2. The RF front end of claim 1, wherein the power amplifier, the low noise amplifier, and the shunt switch are implemented on an integrated circuit.
3. An RF front end comprising:
a power amplifier;
a first network component providing functionality equivalent to wavelength wire, the first network component connected between an antenna and an output of the power amplifier;
a low noise amplifier;
a second network component providing functionality equivalent to wavelength wire, the second network component connected between the antenna and an input of the low noise amplifier; and
a shunt switch connected between the output of the power amplifier and the first network component, the shunt switch being closed during a receive operation and being open during a transmit operation.
4. The RF front end of claim 3, wherein the power amplifier, the low noise amplifier, and the shunt switch are implemented on an integrated circuit.
5. An RF front end comprising:
a power amplifier;
a first lump element circuit connected between an antenna and an output of the power amplifier;
a low noise amplifier;
a second lump element circuit connected between the antenna and an input of the low noise amplifier; and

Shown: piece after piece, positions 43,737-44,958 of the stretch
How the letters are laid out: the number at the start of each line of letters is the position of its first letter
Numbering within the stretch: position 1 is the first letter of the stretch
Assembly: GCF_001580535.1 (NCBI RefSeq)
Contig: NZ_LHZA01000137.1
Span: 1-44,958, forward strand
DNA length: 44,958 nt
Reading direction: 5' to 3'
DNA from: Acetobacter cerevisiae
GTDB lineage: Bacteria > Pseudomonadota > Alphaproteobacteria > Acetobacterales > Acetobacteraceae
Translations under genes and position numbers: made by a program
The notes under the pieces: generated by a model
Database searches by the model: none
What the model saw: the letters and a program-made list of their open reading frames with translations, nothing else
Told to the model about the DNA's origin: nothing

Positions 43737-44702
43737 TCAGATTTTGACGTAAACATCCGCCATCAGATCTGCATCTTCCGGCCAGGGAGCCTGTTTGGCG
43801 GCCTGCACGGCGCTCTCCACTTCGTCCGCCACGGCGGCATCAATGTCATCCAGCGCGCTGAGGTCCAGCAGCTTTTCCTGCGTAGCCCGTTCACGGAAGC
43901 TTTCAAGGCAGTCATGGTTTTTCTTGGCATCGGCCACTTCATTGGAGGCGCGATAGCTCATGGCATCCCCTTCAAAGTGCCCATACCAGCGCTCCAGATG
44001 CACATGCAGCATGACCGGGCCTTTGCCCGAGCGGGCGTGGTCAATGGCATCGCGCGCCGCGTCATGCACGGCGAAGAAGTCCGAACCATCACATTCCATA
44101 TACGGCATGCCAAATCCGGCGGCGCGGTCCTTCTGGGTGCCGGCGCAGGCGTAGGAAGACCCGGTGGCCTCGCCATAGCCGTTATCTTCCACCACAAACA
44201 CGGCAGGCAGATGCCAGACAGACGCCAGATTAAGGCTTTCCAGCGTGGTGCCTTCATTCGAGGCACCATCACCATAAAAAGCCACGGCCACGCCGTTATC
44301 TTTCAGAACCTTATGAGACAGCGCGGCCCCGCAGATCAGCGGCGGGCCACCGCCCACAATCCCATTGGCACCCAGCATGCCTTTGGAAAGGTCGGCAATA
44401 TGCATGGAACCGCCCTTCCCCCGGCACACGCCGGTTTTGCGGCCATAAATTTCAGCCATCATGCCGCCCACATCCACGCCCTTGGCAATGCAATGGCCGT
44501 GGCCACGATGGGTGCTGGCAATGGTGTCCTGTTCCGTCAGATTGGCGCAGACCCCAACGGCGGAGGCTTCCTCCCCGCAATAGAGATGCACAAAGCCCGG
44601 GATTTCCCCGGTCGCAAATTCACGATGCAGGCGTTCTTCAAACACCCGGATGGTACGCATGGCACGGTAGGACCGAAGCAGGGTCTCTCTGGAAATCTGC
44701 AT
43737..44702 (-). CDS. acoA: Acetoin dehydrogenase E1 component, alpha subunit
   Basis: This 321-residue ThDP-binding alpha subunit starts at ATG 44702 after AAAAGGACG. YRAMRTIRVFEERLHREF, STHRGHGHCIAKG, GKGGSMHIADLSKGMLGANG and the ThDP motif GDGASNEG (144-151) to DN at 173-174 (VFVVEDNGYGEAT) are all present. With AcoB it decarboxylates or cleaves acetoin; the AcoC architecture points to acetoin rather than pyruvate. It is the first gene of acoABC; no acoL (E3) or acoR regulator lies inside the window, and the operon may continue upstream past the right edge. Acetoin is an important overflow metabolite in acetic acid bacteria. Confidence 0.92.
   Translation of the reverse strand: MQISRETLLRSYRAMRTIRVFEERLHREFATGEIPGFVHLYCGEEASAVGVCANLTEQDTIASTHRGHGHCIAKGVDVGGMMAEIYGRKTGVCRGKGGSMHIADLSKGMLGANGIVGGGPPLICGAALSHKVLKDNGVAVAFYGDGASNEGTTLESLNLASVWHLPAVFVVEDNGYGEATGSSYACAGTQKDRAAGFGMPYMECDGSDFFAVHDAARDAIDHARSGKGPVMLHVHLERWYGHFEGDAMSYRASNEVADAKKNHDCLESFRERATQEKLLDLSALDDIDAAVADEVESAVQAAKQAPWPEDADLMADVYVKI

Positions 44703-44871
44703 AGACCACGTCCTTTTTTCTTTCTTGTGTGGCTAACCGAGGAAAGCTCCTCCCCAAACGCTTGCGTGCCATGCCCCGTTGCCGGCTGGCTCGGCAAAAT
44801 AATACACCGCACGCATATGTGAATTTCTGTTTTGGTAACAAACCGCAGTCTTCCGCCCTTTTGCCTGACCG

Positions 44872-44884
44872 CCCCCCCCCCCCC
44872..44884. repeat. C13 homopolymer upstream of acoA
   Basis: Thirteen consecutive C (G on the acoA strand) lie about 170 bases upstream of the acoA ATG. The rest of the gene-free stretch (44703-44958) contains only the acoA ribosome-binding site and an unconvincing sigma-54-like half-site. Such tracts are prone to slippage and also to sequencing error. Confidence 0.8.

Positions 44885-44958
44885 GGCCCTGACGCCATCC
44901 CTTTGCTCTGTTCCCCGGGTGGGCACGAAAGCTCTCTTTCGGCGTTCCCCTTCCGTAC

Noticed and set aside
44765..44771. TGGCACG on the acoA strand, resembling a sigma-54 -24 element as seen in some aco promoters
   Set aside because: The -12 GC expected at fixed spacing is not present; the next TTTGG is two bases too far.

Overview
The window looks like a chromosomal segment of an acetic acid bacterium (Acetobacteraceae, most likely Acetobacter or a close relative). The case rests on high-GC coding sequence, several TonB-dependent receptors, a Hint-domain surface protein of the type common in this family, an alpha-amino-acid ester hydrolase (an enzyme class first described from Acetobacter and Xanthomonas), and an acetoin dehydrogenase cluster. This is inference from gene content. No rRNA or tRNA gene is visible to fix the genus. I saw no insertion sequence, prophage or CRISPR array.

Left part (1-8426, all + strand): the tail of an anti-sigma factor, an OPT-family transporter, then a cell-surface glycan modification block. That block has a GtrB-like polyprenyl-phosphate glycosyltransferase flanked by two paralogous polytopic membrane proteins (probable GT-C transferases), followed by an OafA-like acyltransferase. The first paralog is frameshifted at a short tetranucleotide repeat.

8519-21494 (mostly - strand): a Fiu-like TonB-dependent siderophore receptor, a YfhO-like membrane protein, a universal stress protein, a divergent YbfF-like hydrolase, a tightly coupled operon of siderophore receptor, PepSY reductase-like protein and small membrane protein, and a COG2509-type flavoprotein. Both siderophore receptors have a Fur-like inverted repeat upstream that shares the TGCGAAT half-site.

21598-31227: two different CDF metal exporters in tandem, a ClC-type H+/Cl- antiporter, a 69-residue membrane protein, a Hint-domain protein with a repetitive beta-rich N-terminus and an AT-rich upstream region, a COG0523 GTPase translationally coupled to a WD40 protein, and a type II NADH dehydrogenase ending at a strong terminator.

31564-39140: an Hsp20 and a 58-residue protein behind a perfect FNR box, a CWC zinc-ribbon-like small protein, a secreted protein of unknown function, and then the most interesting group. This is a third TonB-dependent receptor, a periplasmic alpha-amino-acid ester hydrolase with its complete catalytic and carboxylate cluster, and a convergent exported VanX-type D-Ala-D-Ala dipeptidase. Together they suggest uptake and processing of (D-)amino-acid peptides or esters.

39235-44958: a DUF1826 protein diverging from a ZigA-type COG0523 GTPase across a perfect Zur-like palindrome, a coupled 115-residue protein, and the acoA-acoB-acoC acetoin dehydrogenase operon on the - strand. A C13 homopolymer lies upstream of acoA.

a shunt switch connected between the output of the power amplifier and the first lump element circuit, the shunt switch being closed during a receive operation and being open during a transmit operation,
wherein when the shunt switch is closed, a first end of the first lump element is shorted to ground, thereby causing a second end of the first lump element to appear as an open circuit.
6. The RF front end of claim 5, wherein the power amplifier, the low noise amplifier, and the shunt switch are implemented on an integrated circuit.
7. An RF front end comprising:
a power amplifier;
a first passive element connected between an antenna and an output of the power amplifier;
a low noise amplifier;
a second passive element connected between the antenna and an input of the low noise amplifier; and
a shunt switch connected between the output of the power amplifier and the first passive element, the shunt switch being closed during a receive operation and being open during a transmit operation,